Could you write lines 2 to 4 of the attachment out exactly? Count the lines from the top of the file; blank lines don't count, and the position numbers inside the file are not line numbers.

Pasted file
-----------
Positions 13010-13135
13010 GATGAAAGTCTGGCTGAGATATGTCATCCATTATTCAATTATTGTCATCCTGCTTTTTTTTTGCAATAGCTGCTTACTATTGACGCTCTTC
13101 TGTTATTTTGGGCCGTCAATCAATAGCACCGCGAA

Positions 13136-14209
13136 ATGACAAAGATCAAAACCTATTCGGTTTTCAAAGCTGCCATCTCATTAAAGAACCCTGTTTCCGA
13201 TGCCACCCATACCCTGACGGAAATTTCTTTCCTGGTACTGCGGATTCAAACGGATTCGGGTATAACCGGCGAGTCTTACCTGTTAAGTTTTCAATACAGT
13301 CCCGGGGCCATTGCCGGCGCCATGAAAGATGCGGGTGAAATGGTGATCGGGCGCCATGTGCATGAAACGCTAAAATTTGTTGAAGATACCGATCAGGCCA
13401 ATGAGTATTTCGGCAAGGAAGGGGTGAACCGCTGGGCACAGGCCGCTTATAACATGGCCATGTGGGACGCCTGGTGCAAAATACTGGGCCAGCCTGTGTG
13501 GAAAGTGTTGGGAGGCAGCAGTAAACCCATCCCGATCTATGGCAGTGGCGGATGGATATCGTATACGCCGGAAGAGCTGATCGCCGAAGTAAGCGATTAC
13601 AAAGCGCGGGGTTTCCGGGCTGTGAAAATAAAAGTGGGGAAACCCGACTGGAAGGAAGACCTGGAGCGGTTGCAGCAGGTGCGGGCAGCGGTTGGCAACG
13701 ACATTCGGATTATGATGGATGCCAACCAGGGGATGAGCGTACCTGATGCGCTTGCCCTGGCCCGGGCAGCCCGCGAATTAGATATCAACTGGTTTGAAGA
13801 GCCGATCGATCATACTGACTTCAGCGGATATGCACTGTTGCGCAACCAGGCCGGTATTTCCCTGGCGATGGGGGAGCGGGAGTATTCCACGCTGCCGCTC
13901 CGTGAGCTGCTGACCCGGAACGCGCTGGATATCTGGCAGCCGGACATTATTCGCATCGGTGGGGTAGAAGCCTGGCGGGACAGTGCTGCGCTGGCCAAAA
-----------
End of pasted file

13010 GATGAAAGTCTGGCTGAGATATGTCATCCATTATTCAATTATTGTCATCCTGCTTTTTTTTTGCAATAGCTGCTTACTATTGACGCTCTTC
13101 TGTTATTTTGGGCCGTCAATCAATAGCACCGCGAA

Positions 13136-14209